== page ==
10 Jobs That Pay the Average American Salary

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No two ways about it: Money matters. And thankfully, wages are on the rise.

The mean annual wage in 2009 for all occupations was $43,460 ($20.90/hour), according to the Labor Department's Occupational Employment Statistics* program. That's up from $32,390 in 2008.

Want to know what jobs make close to the national average salary? Here are 10 jobs that pay a salary similar to America's mean salary, plus the skills and education needed for each.







1. Airfield operations specialists

Annual salary: $43,250

Hourly wage: $20.79

Education and training: Long-term on-the-job training is the most significant source of post-secondary education or training.



2. Production, planning and expediting clerks

Annual salary: $43,260

Hourly wage: $20.80

Education and training: These jobs are usually entry-level and don't require more than a high school diploma. These clerks usually learn on the job.



3. Reporters and correspondents

Annual salary: $43,270

Hourly wage: $20.80

Education and training: Most employers prefer individuals with a bachelor's degree in journalism or mass communications, but some hire graduates with other majors.



4. Flight attendants

Annual salary: $43,350

Hourly wage: N/A**

Education and training: A high school diploma or its equivalent is the minimum educational requirement, but flight attendants must be certified by the Federal Aviation Administration. An increasing number of airlines prefer applicants who have a college degree.



5. Radio operators

Annual salary: $43,400

Hourly wage: $20.86

Education and training: Radio operators need high school education and can usually learn their jobs through several months of on-the-job training.



6. Environmental science and protection technicians, including health

Annual salary: $43,520

Hourly wage: $20.92

Education and training: Most science technicians need some formal post-secondary training, such as an associate degree or a certificate in a science-related technology. Technicians with a high school diploma and no college degree usually start work as trainees under the supervision of a more experienced technician. They eventually earn a two-year degree in science technology.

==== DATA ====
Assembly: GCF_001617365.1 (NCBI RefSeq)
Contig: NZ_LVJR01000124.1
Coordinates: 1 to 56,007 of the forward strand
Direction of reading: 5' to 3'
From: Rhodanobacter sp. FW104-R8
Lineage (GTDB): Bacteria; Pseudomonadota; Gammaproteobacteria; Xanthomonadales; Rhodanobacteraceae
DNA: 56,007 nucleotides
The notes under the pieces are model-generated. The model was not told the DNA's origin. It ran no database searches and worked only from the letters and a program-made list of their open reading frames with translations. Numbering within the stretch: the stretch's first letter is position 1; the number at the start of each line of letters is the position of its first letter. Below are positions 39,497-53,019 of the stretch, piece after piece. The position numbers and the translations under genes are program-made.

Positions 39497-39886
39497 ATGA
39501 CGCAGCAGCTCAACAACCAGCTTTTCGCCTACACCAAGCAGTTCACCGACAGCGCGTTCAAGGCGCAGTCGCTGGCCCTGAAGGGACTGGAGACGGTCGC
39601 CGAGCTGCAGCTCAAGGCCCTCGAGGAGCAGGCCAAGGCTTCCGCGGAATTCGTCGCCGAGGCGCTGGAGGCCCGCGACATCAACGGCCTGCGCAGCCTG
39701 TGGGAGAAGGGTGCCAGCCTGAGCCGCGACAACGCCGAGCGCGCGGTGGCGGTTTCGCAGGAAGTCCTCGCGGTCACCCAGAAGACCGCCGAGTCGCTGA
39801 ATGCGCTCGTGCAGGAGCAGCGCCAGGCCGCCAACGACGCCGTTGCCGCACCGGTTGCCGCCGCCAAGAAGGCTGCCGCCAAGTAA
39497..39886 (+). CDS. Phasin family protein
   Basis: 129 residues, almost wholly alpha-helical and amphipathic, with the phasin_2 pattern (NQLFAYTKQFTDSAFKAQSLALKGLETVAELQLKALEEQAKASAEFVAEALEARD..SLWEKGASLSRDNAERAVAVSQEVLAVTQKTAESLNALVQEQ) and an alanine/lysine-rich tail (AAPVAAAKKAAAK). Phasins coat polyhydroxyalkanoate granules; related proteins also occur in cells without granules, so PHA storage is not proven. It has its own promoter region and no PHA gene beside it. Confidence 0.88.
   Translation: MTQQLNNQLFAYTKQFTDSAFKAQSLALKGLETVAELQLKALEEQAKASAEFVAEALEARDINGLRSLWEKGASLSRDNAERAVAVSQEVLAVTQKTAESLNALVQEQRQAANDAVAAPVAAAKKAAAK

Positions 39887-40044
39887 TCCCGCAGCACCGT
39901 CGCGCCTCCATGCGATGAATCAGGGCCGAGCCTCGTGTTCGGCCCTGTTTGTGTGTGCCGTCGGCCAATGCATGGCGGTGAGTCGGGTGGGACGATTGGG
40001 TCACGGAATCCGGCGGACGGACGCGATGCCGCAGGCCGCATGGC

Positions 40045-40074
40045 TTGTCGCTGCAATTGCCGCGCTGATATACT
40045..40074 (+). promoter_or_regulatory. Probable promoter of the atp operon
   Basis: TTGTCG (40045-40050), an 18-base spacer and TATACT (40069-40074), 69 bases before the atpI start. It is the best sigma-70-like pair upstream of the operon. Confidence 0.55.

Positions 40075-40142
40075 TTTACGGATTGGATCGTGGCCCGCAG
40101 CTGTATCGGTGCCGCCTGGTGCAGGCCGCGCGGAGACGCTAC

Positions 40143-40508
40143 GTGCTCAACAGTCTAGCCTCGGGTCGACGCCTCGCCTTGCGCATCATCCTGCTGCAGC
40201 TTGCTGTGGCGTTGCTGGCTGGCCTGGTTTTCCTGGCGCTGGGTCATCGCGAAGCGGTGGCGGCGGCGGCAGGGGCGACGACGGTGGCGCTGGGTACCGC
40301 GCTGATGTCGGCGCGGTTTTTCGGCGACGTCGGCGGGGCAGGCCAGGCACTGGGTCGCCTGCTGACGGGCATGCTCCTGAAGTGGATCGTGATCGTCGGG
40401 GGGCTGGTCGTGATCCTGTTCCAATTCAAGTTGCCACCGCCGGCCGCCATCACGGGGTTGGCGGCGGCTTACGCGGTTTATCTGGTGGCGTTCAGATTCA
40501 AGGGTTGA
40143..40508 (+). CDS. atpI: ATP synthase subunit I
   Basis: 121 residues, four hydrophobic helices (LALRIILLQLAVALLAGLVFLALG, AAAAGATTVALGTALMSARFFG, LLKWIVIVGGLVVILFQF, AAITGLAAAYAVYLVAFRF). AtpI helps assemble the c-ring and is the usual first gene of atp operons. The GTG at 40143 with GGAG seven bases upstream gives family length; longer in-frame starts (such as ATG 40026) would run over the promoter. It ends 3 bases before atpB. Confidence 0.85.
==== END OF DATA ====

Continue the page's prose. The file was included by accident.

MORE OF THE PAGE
7. Child, family and school social workers

Annual salary: $43,540

Hourly wage: $20.93

Education and training: A bachelor's degree is the minimum requirement for entry into the occupation, but some positions require an advanced degree. All states and the District of Columbia have varying licensing, certification or registration requirements.



8. Carpenters

Annual salary: $43,640

Hourly wage: $20.98

Education and training: Carpenters can learn their craft through on-the-job training, vocational schools or technical colleges, or formal apprenticeship programs, which often take three to four years.



9. Heating, air conditioning and refrigeration mechanics and installers

Annual salary: $43,670

Hourly wage: $21.00

Education and training: As with all technology, heating, air-conditioning and refrigeration systems have advanced. Employers prefer to hire people who have completed technical-school training or a formal apprenticeship. Some mechanics and installers, however, still learn the trade informally on the job.



10. Chemical technicians

Annual salary: $43,900

Hourly wage: $21.11

Education and training: Most chemical process technicians have a two-year degree, usually an associate degree in process technology. Chemical technicians in research and development also often require a bachelor's degree.


*OES provides employment and wage estimates for workers in 22 major occupational groups and 801 detailed occupations. Wages published are calculated by multiplying the hourly mean wage by a "year-round, full-time" hours figure of 2,080 hours.

**Wages for some occupations that do not generally work year-round, full time, are reported by the Bureau of Labor Statistics either as hourly wages or annual salaries, depending on how they are typically paid.


Next: Should You Lower Your Salary Expectations? >>


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